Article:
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Notes: Dez Undergoes New Procedure, Lack Of TO's, Byron On Gronk; More

ARLINGTON, Texas – Dez Bryant has had another procedure on his fractured right foot, Cowboys owner/general manager Jerry Jones confirmed Sunday evening.

Bryant underwent a therapeutic injection early Thursday morning in an effort to help his recovery from a broken fifth metatarsal. Jones said the procedure shouldn't be seen as a setback for the All-Pro receiver, but a possible benefit.

"It has the potential to improve the healing time," Jones said. "But more important, gives him and everyone more confidence and it does do this that when he comes back, at whatever the time is, it will be sounder and I think that was the overriding reason for doing it."

Sunday's 30-6 loss to New England was the Cowboys' fourth game without Bryant, after he suffered the injury in the fourth quarter of their Week 1 win against the Giants.

With Dallas officially entering its bye week, all eyes will be on Bryant's recovery and a possible date for his return. The team's Week 7 return trip against the Giants has long been circled as his potential return date, but Jones was reluctant to speak definitively on that.

"We'll see," he said. "It would be a complete guess, but he's certainly has the time for the bone to heal. He's exceptional and has shown exceptional in his healing."

The Cowboys are in desperate need of some offensive playmakers, as evidenced by their struggles against New England on Sunday. Jones said Bryant's return could come down to pain tolerance, assuming the break has fully healed.

"I feel the procedure and how he's doing gives us a good feeling that if we feel like he can handle the sensitivity of the heal than you feel like you're not being, you aren't being too aggressive in letting him get back out there. That's the big thing," he said.

Dime A Dozen

The Cowboys trotted out a formation few saw coming Sunday when the Patriots took the field.

Given the challenges posed by Rob Gronkowski, it wasn't surprising to see Dallas use extra defensive backs against New England. But this was slightly different.  Rather than opt for a traditional dime package – four defensive linemen, a linebacker and six defensive backs – the Cowboys subbed in Rolando McClain and stationed him near the line of scrimmage.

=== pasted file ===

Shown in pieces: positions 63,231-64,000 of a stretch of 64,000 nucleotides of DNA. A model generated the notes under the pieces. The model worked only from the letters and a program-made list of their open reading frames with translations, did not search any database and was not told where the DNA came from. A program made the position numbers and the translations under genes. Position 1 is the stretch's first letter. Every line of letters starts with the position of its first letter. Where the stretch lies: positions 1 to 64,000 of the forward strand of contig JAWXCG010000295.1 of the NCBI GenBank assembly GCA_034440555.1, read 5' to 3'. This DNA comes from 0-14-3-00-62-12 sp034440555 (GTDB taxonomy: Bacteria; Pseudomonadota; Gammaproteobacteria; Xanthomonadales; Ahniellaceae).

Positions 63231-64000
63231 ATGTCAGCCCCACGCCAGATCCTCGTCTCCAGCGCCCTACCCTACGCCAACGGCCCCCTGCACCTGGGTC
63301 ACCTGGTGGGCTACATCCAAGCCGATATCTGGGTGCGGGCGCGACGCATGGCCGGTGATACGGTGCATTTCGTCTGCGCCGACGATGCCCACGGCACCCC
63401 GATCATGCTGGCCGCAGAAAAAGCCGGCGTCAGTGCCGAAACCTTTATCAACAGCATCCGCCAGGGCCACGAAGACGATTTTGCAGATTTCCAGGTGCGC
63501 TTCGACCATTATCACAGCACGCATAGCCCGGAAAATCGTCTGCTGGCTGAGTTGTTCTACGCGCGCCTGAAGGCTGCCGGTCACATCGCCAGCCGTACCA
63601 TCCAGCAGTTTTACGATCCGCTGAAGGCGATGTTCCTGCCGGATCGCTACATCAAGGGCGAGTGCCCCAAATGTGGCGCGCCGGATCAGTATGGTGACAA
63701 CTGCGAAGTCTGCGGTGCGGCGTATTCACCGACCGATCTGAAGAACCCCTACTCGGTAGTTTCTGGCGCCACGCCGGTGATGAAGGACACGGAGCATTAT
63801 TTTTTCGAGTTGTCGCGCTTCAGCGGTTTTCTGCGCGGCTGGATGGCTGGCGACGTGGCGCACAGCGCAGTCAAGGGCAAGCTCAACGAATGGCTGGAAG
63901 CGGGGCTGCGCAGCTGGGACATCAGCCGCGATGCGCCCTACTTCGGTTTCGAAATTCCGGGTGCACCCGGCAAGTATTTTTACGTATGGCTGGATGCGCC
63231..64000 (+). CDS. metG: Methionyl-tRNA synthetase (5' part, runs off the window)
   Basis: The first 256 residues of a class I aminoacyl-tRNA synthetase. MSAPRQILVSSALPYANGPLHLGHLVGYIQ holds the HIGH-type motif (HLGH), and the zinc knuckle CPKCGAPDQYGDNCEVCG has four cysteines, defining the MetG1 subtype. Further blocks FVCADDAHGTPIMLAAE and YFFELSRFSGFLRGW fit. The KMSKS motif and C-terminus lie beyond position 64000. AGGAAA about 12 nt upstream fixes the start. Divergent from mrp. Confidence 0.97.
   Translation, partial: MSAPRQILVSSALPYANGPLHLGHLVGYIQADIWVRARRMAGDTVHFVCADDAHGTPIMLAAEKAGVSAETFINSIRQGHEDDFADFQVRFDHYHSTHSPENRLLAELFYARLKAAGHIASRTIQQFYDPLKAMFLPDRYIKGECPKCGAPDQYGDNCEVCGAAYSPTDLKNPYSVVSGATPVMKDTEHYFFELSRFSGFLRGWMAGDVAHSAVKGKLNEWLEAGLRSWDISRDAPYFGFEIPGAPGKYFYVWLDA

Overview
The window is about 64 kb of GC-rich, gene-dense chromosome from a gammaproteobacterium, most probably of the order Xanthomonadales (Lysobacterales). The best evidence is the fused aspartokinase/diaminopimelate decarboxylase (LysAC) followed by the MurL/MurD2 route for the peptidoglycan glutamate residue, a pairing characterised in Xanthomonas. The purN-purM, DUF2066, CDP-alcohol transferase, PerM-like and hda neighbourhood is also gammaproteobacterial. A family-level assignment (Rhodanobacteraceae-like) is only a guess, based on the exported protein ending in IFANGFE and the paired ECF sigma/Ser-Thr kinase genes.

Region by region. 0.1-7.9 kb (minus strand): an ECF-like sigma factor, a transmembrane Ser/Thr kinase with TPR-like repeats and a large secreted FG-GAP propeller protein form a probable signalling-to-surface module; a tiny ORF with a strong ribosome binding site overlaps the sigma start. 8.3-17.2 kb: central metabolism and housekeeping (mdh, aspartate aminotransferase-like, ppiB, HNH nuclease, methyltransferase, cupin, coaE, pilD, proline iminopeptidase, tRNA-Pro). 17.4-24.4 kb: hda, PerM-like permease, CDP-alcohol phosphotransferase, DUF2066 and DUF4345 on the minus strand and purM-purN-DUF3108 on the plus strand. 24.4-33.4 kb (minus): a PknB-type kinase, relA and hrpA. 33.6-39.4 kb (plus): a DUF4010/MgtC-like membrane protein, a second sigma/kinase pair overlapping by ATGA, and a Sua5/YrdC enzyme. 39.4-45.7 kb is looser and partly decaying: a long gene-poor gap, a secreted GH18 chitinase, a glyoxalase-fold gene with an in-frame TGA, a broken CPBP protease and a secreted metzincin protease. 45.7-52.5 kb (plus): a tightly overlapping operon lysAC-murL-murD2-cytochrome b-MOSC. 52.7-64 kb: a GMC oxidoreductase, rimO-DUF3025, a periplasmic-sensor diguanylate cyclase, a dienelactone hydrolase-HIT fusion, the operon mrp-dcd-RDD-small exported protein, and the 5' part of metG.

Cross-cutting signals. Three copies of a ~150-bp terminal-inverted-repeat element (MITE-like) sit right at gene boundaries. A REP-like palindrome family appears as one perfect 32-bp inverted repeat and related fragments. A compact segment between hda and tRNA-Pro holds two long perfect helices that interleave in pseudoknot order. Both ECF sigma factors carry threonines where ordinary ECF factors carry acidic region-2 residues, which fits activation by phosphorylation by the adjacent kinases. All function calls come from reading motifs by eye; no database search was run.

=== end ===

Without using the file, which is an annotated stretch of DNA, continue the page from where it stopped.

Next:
With three defensive linemen, two pass rushers and six defensive backs, it was a package that caught even Bill Belichick by surprise.

"Defensively, they gave us a look that we really hadn't seen them do before," he said. "They played a lot of the game in a dime defense – kind of a 3-2 look with McClain and Lee in the middle."

It worked well, for the most part. The Patriots went a paltry 3-of-10 on third down, and Gronkowski was held to a modest four catches for 67 yards – all of which came after halftime. The Cowboys also sacked Brady five times on the day.

"It was a new look. It took a little while for us to adjust to it, to get a handle on what they were doing," Belichick said. "I thought that our players and coaches did a good job making those adjustments during the game and throughout the game."

Big Takeaway? No Takeaways

The Cowboys have now played five games in 2015, and they've only managed to create a turnover in one of them.

That's right. The three turnovers forced in that 20-10 win against Philadelphia on Sept. 20 are the Cowboys' only takeaways this season, landing them tied for 25th in that category leaguewide.

"That's our No. 1 thing is just taking the ball away, and we weren't able to do that this week," said Barry Church.

There are obviously other elements to consider in the Cowboys' three losses this season, but that lack of turnovers looms large – especially in narrow losses to Atlanta and New Orleans. After all, this is a defense that finished second in the NFL last year with 31 takeaways – an average of almost two per game.

This year, the unit is averaging 0.6 per game, on pace for roughly 10 this year.

The close calls have been agonizing. The Cowboys had a dropped interception and another pick called back by a flag in Week 4. On Sunday, Greg Hardy forced a fumble on one of the defense's five sacks, but it bounced into the arms of a New England lineman.

"Yeah, we had a great rush this game, but we weren't able to take the ball away," Church said. "I think we had a forced fumble, but we weren't able to get it back – shoot, it bounced right over my head.

We've just got to find a way to manufacture turnovers if we want to be the defense that we think we can be."

Jones Guarding Gronk

Rookie Byron Jones has accepted every challenge since arriving as a first-round pick, splitting time between cornerback and safety throughout the offseason. He has embraced his role of covering tight ends in the regular season, and Sunday he met his toughest opponent yet: Patriots Pro Bowler Rob Gronkowski.

Aided by an outstanding Cowboys pass rush, Jones and the defense limited the 6-foot-5, 265-pound Gronkowski to one catch for six yards in the first half. He finished with four catches for 67 yards.

"I knew it was going to be tough," Jones said. "The big thing was trying to get him on the ground. That was one thing that was really tough. I was surprised at how hard it was just to get him on the ground. We knew he was going to catch a couple balls, but more importantly just stop the big plays."

The Patriots made halftime adjustments to help get Gronkowski open. He caught two passes for 51 yards on an 80-yard touchdown drive to open the third quarter. One was a back-shoulder fade with Jones lined up on the outside.

"It's tough (to defend)," Jones said. "But more so get your eyes back so you can play the ball and try and make it. You may not make a play on the ball, but you may hit his hands or something like that and try to off-balance the receiver."

-Rob Phillips

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